Fiji’s Ministry of Health is advising community and workplace leaders to bring back COVID-safe measures learned during the acute outbreak as cases reported from the workplaces increase.
The ministry did not specify the number of cases reported from the workplace nor show the rate at which cases have increased, only stating that in four days, between 30 June and 4 July, the country recorded 181 new cases.
Of the 181, 73 were recorded on 1 July, 21 on 2 July, 44 on 3 July, and 43 cases as of 8 am yesterday morning. Of the total cases, 64 percent were reported in the central division, 24 percent in the West, 10 percent in the North, and two percent in the eastern division.
““For workplaces, we strongly advise that COVID safe measures be more actively promoted and enforced by management,” Permanent Secretary for Health Dr James Fong stated.
“As reported, we continue to see an increasing trend. Recent severe diseases and deaths have been seen only in those with severe comorbidities (underlying illnesses). Also, they are either unvaccinated or have not received the booster dose that would be appropriate given the well-known recommendation for those with severe comorbidities to have at least one booster dose if not both.”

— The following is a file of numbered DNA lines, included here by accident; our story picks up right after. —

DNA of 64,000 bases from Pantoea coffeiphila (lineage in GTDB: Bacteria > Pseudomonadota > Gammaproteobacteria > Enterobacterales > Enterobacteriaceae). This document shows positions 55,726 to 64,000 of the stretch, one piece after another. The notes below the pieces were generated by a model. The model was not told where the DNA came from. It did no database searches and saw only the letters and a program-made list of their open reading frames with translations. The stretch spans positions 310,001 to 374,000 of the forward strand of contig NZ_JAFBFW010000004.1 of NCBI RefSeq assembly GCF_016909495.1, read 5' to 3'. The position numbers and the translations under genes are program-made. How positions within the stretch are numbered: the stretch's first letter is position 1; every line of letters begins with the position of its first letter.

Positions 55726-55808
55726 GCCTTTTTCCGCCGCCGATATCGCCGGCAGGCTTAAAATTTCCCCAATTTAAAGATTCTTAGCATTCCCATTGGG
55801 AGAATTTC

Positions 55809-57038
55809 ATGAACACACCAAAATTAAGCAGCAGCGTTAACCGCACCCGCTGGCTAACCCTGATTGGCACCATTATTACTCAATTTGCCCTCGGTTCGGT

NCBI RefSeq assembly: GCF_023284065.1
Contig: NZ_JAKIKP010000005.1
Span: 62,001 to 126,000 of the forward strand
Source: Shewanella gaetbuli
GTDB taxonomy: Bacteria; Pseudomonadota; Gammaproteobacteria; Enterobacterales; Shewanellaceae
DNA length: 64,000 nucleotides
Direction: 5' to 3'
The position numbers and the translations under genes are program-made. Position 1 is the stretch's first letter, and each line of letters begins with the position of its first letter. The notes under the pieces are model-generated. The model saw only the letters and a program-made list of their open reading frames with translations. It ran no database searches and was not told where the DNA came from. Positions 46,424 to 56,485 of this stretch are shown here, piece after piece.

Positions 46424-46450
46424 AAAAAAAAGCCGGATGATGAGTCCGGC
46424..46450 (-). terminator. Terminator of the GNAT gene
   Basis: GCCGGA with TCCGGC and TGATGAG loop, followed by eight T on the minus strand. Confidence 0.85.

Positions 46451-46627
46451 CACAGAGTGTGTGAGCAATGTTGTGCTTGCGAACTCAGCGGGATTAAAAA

The ministry issued similar advice to hospitals which have since reintroduced more stringent COVID safe measures including the restriction of visitors, strict enforcement of masking and hand sanitisation practices, and strengthening of screening protocols.
The public has also been reminded about the protection that vaccines including the booster dose provide against severe disease and death from COVID-19.
It will also prevent a situation, the ministry says where a big number of people will be seeking hospital care, thus competing for hospital resources with those who need emergency care.
“Acute cases like heart attack patients, or road traffic accident cases will become more difficult to care for. Vaccination with COVID safe measures will keep the number of people needing hospital care very low and ensure that the health care load remains manageable.”